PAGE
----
To examine endothelial responses to conditional in vivo increase in EC-specific endogenous ROS in adult animals, we have generated a novel binary (Tet-ON/OFF) transgenic mouse that induces EC-specific 1.8±0.42-fold increase in Nox2/gp91phox (NADPH oxidase 2)-derived ROS for four to 12 weeks. Using isolated mouse heart EC (MHEC) and coronary microvessels, we demonstrate that conditional increase in EC-specific ROS induces AMPK-eNOS-mediated endothelium-dependent coronary vasodilatation, and AMPK-mTOR-mediated protective autophagy in MHEC.
Nox2 overexpression in the vascular endothelium
The double/binary transgenic NVF (TRE-NOX2:VE-Cadherin-tTA) animals were supplied with tetracycline in the drinking water to turn off the transgene expression as described in the Materials and Methods (Fig. 1A). Withdrawal of tetracycline from the drinking water (Tet-OFF) for at least 2 weeks induced NOX2-HA specifically in the endothelium of the double transgenic mice (Fig. 1B-1C, shows Tet-OFF for 4 weeks. Supplemental Fig. 1A shows Tet-OFF for 8 weeks). In order to examine the effects of Nox2 overexpression in ECs, mouse heart endothelial cells (MHEC) were isolated from two independent binary transgenic mouse lines as described . MHECs from Tet-ON animals were grown in medium containing tetracycline (2 μg/ml) and Tet-OFF MHEC were grown in medium without tetracycline. Western blots using protein lysates and RT-PCR using RNA from Tet-OFF MHEC demonstrated significantly increased levels of Nox2 protein and Nox2 mRNA, respectively, compared to Tet-ON MHEC (Fig. 1D-1E). To determine whether EC-specific Nox2 overexpression increased ROS levels, DCF-DA fluorescence assays using FACS were performed. Tet-OFF MHEC showed 1.8±0.42-fold increase in ROS levels compared to Tet-ON MHEC (Fig. 1F), showing that overexpression of Nox2 resulted in increased ROS levels in ECs. However, there were no significant changes in the expression levels of other components of NADPH oxidase complex tested such p47phox, p22phox or nox4 (data not shown). Si-RNA knockdown of Nox2 in Tet-OFF MHEC resulted in significant inhibition of NADPH oxidase activity (Supplemental Fig. 1B) and decrease in ROS levels (Supplemental Fig. 1C), suggesting that increased ROS levels observed in Tet-OFF MHEC were due to increase in Nox2-mediated NADPH oxidase activity. In order to confirm specificity of DCF-fluorescence by ROS, catalase but not L-NAME was shown to inhibit ROS in Tet-OFF MHEC (Supplemental Fig. 1D). Together, these data demonstrate that the binary transgenic mouse (NVF) can generate increased levels of endogenous ROS in ECs upon withdrawal of tetracycline.
Figure 1. Endothelium-specific overexpression of Nox2 and ROS generation. (A) Schematic used to make conditional binary transgenic mice (NVF). Tet-ON, tetracycline in the drinking water to suppress the transgene; Tet-OFF, withdrawal of tetracycline for four weeks to induce the transgene. (B) Frozen heart sections of 8 weeks old Tet-ON and Tet.OFF NVF (for 4 weeks) mice showing EC-specific (CD31, green) HA-tagged Nox2 (red) expression in coronary vessels of Tet-OFF animal. (C) Immunohistochemistry using anti-HA antibody on frozen heart sections. (D) Western blots using transgenic mouse heart EC (MHEC) lysates showing Nox2 overexpression in two independent lines of Tet-OFF animals compared to Tet-On and WT animals. (E) Q-PCR using MHEC RNAs from Tet-ON and Tet-OFF animals (n=6/group). (F) FACS analyses using DCF fluorescence of MHECs (n=6/group). All animals were 8 weeks old, Tet-OFF were without tetracycline for four weeks. Tet-ON MHECs were grown in medium containing tetracycline 2μg/mL. *p<0.05.
Increased coronary vasorelaxation in Tet-OFF mice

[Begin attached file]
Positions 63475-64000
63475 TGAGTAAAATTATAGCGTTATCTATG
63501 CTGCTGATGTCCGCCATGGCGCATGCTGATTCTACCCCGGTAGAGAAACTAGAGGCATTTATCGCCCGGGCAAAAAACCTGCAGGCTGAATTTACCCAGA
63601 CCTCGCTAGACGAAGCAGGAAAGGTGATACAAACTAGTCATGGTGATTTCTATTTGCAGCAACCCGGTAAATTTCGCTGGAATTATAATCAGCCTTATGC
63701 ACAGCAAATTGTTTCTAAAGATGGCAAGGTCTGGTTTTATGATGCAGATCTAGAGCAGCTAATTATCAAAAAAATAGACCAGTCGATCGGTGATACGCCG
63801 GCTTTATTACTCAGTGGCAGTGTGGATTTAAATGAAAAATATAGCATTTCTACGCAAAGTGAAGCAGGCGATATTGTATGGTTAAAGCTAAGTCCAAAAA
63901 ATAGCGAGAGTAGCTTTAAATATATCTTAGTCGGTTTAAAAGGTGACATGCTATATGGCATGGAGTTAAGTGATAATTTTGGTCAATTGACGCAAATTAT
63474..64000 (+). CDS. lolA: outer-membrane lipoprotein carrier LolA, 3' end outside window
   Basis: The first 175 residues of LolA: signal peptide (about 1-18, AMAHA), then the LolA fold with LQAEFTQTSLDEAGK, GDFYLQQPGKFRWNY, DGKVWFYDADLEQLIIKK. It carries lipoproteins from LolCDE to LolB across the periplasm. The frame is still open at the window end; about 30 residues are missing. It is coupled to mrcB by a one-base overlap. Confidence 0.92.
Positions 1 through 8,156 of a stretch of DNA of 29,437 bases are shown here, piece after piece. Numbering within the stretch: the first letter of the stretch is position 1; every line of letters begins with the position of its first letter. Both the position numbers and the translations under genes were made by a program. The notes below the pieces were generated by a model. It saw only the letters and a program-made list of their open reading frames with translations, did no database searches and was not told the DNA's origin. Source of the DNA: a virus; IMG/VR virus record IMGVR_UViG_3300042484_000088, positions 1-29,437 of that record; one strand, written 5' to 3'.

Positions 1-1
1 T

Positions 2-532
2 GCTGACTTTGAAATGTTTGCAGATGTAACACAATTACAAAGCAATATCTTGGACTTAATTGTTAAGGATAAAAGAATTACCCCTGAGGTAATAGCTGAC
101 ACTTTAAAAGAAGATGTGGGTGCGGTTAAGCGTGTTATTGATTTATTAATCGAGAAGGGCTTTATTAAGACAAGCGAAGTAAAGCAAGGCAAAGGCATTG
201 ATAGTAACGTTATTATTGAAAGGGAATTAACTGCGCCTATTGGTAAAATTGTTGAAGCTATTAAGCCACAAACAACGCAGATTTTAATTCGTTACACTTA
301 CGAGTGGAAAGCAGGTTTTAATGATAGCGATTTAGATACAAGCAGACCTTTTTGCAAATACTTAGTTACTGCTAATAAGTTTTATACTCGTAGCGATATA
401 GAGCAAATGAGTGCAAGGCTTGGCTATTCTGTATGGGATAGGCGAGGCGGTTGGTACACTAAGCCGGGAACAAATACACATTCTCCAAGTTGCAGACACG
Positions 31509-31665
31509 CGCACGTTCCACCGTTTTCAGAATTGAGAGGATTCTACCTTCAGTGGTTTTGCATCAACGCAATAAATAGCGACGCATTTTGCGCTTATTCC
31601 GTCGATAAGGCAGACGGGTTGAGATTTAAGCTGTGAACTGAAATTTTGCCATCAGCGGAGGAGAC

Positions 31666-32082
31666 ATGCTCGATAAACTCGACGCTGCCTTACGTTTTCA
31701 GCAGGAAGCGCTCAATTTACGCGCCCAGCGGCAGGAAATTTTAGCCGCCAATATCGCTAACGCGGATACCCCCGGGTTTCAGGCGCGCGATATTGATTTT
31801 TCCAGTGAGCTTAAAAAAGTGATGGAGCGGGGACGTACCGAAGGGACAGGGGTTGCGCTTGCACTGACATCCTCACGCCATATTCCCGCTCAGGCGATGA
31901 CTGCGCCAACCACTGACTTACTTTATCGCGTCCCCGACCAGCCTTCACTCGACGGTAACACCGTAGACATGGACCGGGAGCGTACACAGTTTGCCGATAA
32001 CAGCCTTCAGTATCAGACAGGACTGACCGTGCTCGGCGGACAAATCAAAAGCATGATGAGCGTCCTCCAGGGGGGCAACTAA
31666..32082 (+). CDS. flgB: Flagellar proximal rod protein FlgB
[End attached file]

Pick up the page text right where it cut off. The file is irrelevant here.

The established dogma or classical belief is that ROS reduce bioavailability of NO by converting it to peroxynitrite (ONOO) and thus inhibit endothelium-dependent vasorelaxation. There are, however, conflicting reports about the roles of ROS in vascular biology. Recent findings by others  and us  demonstrated that NADPH oxidase-derived ROS are essential for endothelium-dependent vasorelaxation. Failure of the clinical trials using antioxidants to improave the health of cardiovascular patients also suggested a critical role for ROS in vascular function [5-8]. To determine whether EC-ROS resulted in the improvement of coronary vasorelaxation or not, we isolated coronary microvessels from Tet-ON and Tet-OFF NVF transgenic mice (8-12 weeks old) and subject endothelium-dependent microvessel reactivity assays using vascular endothelial growth factor (VEGF) and acetylcholine (Ach) as described . Tet-OFF coronary vessels showed significantly increased (by >22%) vasodilation over Tet-ON vessels in response to VEGF and Ach, however, there was no difference in SNP induced relaxation in these vessels (Fig. 2), suggesting that increased ROS levels in EC resulted in endothelium-dependent vasodilatation in coronary vessels. Non-specific effects of tetracycline on Tet-ON animals were excluded by performing microvessel reactivity assays on coronary vessels from WT animals that were treated with or without tetracycline for eight weeks (Supplemental Fig. 2A). Endothelium denudation and eNOS-inhibitor L-NAME (300 μmol/L) inhibited microvessel reactivity in both Tet-ON and Tet-OFF coronary vessels (data not shown), suggesting endothelium-generated NO plays a major role in coronary vasorelaxation. Inhibition of vasodilatation in Tet-OFF animals by another NO-scavenger carboxy-PTIO (200 μmol/L) (Supplemental Fig. 2B), further supported this notion. Supplementation of drinking water with tetracycline in Tet-OFF mice for 4 weeks (Tet-OFF+Tet-ON) and incubation of coronary vessels with ROS-scavenger NAC reduced vasodilation in Tet-OFF animals to the level of that of Tet-ON mice (Supplemental Fig. 2B), suggesting specific role for NADPH oxidase-derived inducible ROS in vasodilatation in these binary transgenic animals. One may wonder whether increased level of ROS and NO resulted in higher ONOO− levels in Tet-OFF vessels, which in turn was responsible for increased vasorelaxation. To address this, microvessel reactivity assays were performed using nitric oxide-cGMP inhibitor, ODQ (10 μmol/L). ODQ inhibited vasodilatation in both Tet-ON and Tet-OFF coronary arterioles (Fig. 2D). Together with c-PTIO data (Supplemental Fig. 2B), these findings suggest that NO, but not ONOO−, plays a major role in EC-ROS-mediated increase in vasorelaxation.